27 September, 2020

She promotes "wood-free" paper, and wants to save a dying art form

She promotes "wood-free" paper, and wants to save a dying art form
If she had been a smart marketeer, Neeta Premchand would’ve perhaps promoted her handmade paper as "Paper without Cruelty", packing it in rag-bags, printed with messages like how many trees it takes to make a telephone directory or how many tribals turn destitute when the forest cover turns into your morning newspaper. Instead, as a sales pitch, Gandhiji and ahimsa are invoked to promote "wood-free" paper born from wastes like cotton and silk rags, onion skins, banana peels and okra. And not one tree is lost.

Neeta, in her 15 years of being a papermaker and historian, has not ever hidden behind pretentious shields like watermarks and labels. She has even given up dressing in her craft—once she adorned an all-paper outfit and it started raining, forcing her to run for cover before her outfit-statement could get wet and tear off her body! Now, Neeta lives her life like her book’s title, Off the Deckle Edge, that uneven bumpy border that separates handmade from machine-made paper. She’d rather have you read this documentation of her paper-making journey in...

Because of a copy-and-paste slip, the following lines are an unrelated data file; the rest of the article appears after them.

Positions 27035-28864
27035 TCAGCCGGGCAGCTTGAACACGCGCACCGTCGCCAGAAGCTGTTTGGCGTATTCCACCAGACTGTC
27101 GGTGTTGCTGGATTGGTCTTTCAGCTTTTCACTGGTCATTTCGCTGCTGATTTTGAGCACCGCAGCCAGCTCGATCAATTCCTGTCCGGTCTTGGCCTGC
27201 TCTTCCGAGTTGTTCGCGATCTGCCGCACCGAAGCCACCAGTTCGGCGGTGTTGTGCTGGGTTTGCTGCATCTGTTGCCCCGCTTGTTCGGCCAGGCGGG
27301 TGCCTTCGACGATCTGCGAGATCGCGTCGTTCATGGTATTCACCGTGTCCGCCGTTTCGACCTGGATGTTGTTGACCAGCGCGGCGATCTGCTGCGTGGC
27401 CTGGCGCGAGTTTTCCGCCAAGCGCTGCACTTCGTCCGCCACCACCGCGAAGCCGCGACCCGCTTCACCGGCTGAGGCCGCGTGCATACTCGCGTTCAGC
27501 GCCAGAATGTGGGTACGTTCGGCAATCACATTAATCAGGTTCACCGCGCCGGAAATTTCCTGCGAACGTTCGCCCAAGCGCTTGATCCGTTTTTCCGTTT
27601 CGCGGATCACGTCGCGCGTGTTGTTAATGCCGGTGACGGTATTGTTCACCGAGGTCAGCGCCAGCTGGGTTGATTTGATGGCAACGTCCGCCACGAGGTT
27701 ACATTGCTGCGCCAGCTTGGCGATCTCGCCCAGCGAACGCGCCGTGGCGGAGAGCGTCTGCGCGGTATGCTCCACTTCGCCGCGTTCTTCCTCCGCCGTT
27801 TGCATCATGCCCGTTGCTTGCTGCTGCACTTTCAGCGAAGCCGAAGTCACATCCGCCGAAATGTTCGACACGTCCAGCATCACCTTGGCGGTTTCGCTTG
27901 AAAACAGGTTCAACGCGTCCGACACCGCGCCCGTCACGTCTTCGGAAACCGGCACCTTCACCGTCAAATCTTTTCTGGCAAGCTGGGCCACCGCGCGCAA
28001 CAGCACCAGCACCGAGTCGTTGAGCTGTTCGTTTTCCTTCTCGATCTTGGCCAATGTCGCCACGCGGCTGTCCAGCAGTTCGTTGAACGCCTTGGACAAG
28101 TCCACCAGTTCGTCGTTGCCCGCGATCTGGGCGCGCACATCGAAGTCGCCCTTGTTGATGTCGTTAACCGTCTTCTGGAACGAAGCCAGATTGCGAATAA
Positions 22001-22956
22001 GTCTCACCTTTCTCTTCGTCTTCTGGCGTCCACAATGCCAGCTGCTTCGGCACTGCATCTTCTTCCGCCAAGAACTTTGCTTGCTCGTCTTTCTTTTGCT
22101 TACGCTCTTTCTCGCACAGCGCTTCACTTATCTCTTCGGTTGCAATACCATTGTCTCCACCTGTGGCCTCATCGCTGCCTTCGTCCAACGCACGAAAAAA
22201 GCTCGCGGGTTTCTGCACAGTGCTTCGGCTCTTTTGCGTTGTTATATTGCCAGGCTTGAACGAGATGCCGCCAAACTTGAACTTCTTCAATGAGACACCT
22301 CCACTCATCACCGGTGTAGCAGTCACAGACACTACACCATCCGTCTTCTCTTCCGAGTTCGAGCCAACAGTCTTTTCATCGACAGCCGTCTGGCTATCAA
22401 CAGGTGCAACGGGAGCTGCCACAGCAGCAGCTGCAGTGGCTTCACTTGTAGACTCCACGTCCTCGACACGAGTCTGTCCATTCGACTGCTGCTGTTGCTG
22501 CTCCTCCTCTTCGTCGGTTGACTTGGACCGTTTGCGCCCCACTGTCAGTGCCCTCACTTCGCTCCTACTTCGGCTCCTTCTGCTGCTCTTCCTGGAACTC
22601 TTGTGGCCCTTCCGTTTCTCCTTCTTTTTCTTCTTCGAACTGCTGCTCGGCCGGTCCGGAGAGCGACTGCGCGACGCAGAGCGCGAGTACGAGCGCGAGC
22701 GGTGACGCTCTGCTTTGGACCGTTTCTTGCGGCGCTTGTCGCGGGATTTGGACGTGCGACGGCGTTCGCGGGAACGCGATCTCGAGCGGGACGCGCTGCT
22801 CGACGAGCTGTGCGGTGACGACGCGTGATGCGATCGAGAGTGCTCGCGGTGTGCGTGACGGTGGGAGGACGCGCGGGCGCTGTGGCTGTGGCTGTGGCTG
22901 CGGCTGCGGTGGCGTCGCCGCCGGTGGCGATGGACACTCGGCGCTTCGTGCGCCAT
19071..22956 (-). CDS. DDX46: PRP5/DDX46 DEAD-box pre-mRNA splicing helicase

To read this piece, and more such stories in India's most exciting and exacting magazine, plus get access to our 25-year archives goldmine, please subscribe.

More from Pramila N. Phatarphekar

Latest Magazine

October 05, 2020

other articles from the issue

articles from the previous issue

Other magazine section